Striking competition entries for Taiwanese projects revealed by LA-based firm
LA-based Platform for Architecture + Research (PAR) have shared their latest competition entries with WAN. The team’s ambitious and expressive style has led to some powerful designs such as M House and Cagliari Galerie Comunale D’Art. Working with Buro Happold and Luxigon, PAR entered the Taichung Cultural Center competition this year with a 62,000 sq m concept conceived as a ‘continuous cultural twist’, blending museum exhibitions with a public library. The competition was won by SANAA.
PAR also worked with SES, RLA and Buro Happold on a competition entry for the Keelung Harbor Gateway Project for which the team received an honourable mention. The scheme included the design of a cruise terminal and 70m office tower with large volumes of open space. The project was won by Neil M. Denari Architects.
Project descriptions of both competition entries from the architects read as such:
Taichung Cultural Center
The new Taichung Cultural Center (TCC) located within the Taichung Gateway District will house two regional agencies the public library and fine arts museum within one single institution. Our proposal arranges the new cultural center around a public space open towards the city of Taichung and Gateway Park.
The building is conceived as a single loop of public space and cultural institutions twisting into a continuous organization that combines the virtues of both institutions, maximizing interdisciplinary exchange while preserving the autonomy.
TCC is conceived as a symbiosis of urbanity and nature. Like Taichung, which is located in the heart of the Taiwan mainland, it will be integrated into the heart of the park. The two institutions and their shared public facilities are gathered around an outdoor space framing a fourth program, an urban plaza which opens towards both Park Avenue 2 and Gateway Park. The multiple ramps and stairs of the building create an institution that is publicly accessible and welcoming on the inside as well as the outside.
The urban plaza will attract the everyday life of Taichung flowing through its gateway while framing views of Taiwan Tower. Informal roof seating and stairs will make the TCC a lively place and a natural extension of the life within the park. On special occasions it will turn into an outdoor gallery or urban stage to extend the art into the city as well as the city into the institution.
The main entrance to the new Taichung Cultural Center lies to the northwest adjacent to an auto drop off along Park Avenue 2. Visitors enter through a shared lobby underneath the building’s 6m lift which leads to the public plaza. The south wing of the building tilts into the park landscape for continuous pedestrian access over top of the building from Gateway Park and Taiwan Tower.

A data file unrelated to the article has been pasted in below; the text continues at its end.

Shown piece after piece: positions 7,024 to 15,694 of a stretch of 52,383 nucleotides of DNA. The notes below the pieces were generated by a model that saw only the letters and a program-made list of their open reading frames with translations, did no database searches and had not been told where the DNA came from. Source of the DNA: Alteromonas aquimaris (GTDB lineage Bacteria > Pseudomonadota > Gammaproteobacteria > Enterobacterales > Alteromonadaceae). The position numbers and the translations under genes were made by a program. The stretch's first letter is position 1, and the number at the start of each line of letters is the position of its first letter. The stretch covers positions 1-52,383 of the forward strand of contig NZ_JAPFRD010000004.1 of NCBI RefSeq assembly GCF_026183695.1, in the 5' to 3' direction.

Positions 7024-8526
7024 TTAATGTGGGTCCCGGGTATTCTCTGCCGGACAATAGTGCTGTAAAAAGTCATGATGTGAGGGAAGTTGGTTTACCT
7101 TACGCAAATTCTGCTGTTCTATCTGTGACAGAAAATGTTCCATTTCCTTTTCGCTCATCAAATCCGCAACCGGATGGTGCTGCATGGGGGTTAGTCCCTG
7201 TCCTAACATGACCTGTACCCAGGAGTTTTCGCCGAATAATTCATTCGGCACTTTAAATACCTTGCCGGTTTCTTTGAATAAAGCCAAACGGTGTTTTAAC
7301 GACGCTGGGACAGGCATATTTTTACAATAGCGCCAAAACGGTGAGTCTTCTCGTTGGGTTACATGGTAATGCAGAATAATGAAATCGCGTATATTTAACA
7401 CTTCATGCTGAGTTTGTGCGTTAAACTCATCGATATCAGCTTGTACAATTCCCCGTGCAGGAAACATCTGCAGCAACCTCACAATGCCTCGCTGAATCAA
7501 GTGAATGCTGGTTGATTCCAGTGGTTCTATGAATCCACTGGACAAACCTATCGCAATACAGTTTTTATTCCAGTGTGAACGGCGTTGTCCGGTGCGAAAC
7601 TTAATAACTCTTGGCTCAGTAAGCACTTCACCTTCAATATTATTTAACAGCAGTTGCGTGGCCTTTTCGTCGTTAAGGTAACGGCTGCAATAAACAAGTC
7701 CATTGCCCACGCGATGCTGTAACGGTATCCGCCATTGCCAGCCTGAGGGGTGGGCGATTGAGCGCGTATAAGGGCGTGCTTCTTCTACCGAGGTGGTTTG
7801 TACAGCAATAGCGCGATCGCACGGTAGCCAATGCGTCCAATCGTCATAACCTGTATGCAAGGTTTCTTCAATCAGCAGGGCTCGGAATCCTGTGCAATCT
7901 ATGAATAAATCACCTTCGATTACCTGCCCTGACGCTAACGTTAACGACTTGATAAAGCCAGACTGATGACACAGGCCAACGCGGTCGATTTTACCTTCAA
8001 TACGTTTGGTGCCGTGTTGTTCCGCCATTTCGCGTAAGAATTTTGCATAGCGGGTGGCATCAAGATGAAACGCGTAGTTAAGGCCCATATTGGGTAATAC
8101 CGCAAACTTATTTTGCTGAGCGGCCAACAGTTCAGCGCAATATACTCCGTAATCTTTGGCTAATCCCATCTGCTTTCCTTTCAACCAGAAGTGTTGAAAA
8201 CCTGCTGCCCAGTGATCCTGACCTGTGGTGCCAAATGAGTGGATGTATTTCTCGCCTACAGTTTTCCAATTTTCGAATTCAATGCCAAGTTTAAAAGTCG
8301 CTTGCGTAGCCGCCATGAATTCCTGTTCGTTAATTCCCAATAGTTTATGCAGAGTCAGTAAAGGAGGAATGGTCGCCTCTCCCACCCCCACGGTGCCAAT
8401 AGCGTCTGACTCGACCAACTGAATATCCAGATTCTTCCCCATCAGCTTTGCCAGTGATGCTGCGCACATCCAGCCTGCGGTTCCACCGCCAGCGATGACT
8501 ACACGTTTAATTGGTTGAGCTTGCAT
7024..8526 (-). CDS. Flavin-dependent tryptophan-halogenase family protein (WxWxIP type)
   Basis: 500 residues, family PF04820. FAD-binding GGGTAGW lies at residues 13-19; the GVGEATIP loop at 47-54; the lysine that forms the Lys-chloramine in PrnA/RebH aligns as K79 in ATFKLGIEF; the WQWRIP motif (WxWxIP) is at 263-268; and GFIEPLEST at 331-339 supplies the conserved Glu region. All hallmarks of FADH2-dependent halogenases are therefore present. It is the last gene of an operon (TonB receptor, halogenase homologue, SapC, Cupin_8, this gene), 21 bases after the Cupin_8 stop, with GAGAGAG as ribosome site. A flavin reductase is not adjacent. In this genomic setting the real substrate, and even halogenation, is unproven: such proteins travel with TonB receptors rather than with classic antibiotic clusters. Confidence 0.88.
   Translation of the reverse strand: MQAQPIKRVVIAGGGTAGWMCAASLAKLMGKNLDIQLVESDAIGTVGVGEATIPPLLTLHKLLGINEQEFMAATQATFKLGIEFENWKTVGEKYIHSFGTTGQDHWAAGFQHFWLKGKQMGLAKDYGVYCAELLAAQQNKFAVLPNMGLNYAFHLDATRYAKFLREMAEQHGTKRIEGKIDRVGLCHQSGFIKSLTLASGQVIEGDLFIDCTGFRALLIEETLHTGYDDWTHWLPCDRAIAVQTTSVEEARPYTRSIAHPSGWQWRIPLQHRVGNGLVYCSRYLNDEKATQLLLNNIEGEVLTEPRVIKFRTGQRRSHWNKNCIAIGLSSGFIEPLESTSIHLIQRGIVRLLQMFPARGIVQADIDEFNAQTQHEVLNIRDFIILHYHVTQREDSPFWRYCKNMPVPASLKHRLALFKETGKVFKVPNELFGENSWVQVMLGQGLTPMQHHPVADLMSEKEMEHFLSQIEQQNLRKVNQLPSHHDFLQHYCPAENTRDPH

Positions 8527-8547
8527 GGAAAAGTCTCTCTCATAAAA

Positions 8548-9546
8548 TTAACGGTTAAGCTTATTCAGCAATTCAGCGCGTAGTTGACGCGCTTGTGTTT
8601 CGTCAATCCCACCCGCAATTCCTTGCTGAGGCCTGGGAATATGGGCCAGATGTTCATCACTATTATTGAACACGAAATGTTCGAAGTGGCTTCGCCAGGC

The site is located at the very end of Keelung’s harbor master plan, where the mountain meets the sea. Keelung is a gateway that through its history, climate and the customs of its inhabitants, is predestined to make use of its exterior space. For this reason, we decided instead of planning the building as an independent object within an open space, we would propose buildings that will generate and structure this open space.
The design frames the harbor and the water beyond with an asymmetrical tower defining the northern perimeter of the facility, connected to the terminal by plazas at the ground and concourse levels. The project form, together with the lighting, aims to provide a dramatic entry experience to Taiwan from both the sea and the city of Keelung.
The new harbor project is only one piece in a larger green network that links public open space with waterfront amenities throughout the city. The design of the Keelung Harbor Terminal interposes this by providing continuous open space at the water’s edge.
Terminal Halls emerge like prisms through the building’s green roof generating a condition that is both building and landscape. In this way, new urban development and public spaces can grow without displacing natural recreational land. By maintaining this continuity of the network, the waterfront and the port terminal development will be within easy reach of many residents in the central city.
The structure of the buildings rub against each other like continental shelves making it possible for the complex of public, transit and industrial activities to coexist. This is one architectural element: a permeable, open architecture of maximum efficiency encompassing the tower, terminal and cargo storage.